For astronauts aboard the International Space Station, any glance out the window could inspire wonder and awe. One spaceflyer was recently treated to a special sight: a giant checkerboard stretching across part of the planet's surface.
The astronaut did not actually spy a giant board for playing checkers or chess, of course. Rather, patches of deforestation in Idaho created the checked pattern, according to NASA. The white squares show where snow had fallen on deforested ground, while the alternate dark areas show dense forest, the agency said.
Dividing parcels of land in a checkerboard pattern was first agreed upon in in the 1800s, when the U.S. government granted alternate 1-square-mile (2.6 square kilometers) parcels of land to the Northern Pacific Railway according to NASA. [Earth from Above: 101 Stunning Images from Orbit]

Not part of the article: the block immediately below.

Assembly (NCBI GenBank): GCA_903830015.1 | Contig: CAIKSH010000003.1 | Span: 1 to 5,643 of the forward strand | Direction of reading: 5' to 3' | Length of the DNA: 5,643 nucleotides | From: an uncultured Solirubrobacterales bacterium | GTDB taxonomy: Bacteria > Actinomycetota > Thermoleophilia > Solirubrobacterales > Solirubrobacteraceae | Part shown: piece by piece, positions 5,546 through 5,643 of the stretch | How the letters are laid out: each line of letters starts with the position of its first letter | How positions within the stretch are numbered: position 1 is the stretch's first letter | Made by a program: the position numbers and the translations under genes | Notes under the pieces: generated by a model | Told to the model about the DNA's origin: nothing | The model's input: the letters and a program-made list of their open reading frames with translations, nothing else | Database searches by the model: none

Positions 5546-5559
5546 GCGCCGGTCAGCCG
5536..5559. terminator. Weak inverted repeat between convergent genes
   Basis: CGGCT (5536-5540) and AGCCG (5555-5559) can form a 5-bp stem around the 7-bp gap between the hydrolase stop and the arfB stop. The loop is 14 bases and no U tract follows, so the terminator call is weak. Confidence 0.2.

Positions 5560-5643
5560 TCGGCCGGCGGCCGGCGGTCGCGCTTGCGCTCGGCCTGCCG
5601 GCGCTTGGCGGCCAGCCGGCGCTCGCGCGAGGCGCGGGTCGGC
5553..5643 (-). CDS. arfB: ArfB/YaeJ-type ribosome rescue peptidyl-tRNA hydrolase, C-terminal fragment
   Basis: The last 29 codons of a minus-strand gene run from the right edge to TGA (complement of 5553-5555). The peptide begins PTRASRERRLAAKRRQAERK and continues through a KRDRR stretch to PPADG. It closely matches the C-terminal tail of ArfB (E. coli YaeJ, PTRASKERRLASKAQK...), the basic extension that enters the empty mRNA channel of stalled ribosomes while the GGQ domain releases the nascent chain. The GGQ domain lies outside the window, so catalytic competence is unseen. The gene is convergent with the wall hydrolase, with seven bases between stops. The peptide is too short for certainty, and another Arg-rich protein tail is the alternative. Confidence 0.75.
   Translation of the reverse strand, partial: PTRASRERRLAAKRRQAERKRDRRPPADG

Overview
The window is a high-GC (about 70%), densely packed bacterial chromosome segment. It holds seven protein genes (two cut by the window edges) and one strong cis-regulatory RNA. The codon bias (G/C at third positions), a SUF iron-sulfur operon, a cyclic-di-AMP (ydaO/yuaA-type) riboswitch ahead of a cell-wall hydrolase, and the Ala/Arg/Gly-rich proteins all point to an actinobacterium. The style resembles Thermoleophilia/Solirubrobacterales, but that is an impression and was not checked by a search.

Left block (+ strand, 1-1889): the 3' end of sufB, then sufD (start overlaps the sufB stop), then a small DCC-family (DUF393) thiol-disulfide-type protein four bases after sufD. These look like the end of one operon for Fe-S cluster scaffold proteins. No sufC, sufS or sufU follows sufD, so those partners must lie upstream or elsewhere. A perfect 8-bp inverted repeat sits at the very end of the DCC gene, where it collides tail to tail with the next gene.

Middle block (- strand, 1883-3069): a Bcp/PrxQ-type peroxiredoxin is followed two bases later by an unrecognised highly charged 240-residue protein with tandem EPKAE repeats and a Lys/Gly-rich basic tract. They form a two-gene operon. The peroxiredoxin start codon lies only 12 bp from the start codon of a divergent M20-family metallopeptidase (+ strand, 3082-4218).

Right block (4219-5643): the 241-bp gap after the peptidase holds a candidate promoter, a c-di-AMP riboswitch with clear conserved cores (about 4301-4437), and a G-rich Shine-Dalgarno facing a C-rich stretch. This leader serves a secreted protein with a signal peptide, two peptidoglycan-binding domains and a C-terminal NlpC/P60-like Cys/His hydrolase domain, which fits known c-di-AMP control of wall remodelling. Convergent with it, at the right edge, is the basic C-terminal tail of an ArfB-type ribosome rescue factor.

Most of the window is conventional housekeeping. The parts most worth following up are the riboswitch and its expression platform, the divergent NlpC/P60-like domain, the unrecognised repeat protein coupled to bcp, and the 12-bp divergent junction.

"These parcels were later sold off and in many cases harvested for timber. The checkerboard — which has since evolved to the one-quarter-mile [0.4 km] squares shown here — is now seen as a method of maintaining the sustainability of forested tracts while still enabling logging companies to harvest trees," NASA officials at the agency's Earth Observatory wrote in a blog post.
In the image, the checkered pattern is bordered to the left by the Priest River, which winds through the Selkirk Mountains in northern Idaho. Historically, the river was used to transport wood from the logging sites, but in 1968, the U.S. government classified the body of water as a "wild and scenic river" and so it is now protected from development.
Original article on Live Science.